Karl Barth, theologian and scholar
fittingly wrote a latter chapter of
Dogmatics in Outline on the
“Coming of Jesus Christ the Judge.”
Karl Barth’s beliefs of Christ’s coming
as judge are futuristic. He however,
recognized the already but not yet
Problems addressed in the book are the Christians view of time, which
he styles as “real time” versus God’s time.
Dogmatics in Outline Defined Pre-Parousia Time
In Karl Barth’s theology summary of present time, he saw Christ sitting at the right hand of God. This for him represented the present. As such, the event occurred in real time. From this he concluded and rightly so that eternity had broken into real time.
His session at God’s right hand is not just the extract of this history; it is the eternal within this history. (p. 130).
However, in my opinion, it is a rather late disovery. For God, who is eternal in creating the world and time, broke into time, —real time with creation. Such has been the case from day one of Genesis.
Part of man’s “other worldliness focus” is a failure to grasp the significance of how eternity already exists in time. Therefore real time is that which includes both the temporal and the eternal, though God himself has neither begining nor ending.
The End Without An End
Karl Barth’s theory of the end without and end was to him frightful. It seems, if I understand him, that endlessness was an image of man’s lostness. “This ideal of endlessness has nothing to do at all with God,” (p. 131). He then affirms that God’s time has an end.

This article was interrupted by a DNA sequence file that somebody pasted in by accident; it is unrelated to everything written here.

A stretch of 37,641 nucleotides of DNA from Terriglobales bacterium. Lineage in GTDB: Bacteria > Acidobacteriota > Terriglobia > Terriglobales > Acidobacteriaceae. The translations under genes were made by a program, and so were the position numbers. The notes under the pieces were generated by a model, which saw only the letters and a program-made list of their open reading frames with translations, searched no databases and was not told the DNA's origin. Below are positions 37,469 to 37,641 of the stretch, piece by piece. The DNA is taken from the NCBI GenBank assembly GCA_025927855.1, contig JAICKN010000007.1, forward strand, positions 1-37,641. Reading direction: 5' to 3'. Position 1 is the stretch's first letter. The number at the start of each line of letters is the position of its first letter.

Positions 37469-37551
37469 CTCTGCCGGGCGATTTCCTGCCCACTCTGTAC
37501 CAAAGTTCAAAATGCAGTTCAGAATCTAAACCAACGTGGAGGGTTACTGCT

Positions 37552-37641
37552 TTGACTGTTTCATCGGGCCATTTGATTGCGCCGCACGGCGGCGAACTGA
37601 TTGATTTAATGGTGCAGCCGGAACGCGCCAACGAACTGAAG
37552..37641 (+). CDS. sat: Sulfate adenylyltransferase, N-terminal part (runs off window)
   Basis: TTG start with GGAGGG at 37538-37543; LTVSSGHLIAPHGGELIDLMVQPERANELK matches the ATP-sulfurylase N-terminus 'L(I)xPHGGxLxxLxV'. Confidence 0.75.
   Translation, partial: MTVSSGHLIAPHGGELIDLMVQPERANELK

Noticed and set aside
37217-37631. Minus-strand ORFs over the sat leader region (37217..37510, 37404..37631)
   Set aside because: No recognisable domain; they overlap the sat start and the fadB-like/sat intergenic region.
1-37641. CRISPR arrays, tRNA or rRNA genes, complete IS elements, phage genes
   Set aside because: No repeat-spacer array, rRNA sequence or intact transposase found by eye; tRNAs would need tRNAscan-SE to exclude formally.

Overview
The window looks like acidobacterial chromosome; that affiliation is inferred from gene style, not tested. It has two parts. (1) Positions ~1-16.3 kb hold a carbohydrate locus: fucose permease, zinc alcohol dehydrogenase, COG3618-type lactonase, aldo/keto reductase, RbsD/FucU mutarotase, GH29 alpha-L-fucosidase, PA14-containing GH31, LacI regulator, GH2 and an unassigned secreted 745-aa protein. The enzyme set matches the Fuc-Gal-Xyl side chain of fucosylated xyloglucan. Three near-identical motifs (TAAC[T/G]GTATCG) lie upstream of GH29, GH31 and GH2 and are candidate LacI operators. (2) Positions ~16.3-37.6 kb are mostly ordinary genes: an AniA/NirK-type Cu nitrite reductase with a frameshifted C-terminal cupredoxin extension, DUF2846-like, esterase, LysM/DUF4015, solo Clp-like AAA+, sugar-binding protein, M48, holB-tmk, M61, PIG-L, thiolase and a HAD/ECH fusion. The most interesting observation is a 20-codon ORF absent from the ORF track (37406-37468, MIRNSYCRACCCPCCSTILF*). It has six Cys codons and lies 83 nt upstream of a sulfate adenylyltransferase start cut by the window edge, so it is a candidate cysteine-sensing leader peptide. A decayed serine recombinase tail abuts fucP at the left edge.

Barth believed that offering the world the confident “hope” of Christianity was the hope of the world. However, history and the present proves that hope deferred makes the heart sick.
The alleged constant delay of hope has undermined belief in it. An ever-coming, but never-coming Jesus does not bring hope to the world, but despair, confusion and unbelief. Barth’s eschatology is that the time of the end is the end of time.
God’s World Without End
New Testament eschatology envisions a world without end. In fact, the kingdom is said to have no end, (Lk. 1:32–33). Like God, the kingdom has broken into the world. It is the throne upon which Jesus sits.
Ephesians describes the church as belonging to a world without end that God may be glorified for ever and ever, (Eph. 3:21). While man individually, does not exist eternally in this world, mankind will always be a part of it.
Contrary to Barth, eschatology described not the end of the world as we know it. It was the end of the age or world as the Jews knew it, (Matt. 24:3; 1 Cor. 7:31; 10:11).
Karl Barth, Dogmatics in Outline, Is Christianity an Expectation of Hope?
Christ’s departed (made his exodus) from the world to go to the Father. This in essence effected his leaving the “world of time, though he did not leave man without the presence of the Holy Spirit (John 14–16).
In his second coming, he returned to the world of time, now to remain forever, without end. That is the realized hope of the world. If you enjoy reading the posts take a moment to bookmark the article using the icons below and or subscribe to our rss feed. Thanks in advance.
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- Jane Williams: If Acts argues anything, it is that this new community is not a human idea and it won’t be a human achievement (guardian.co.uk)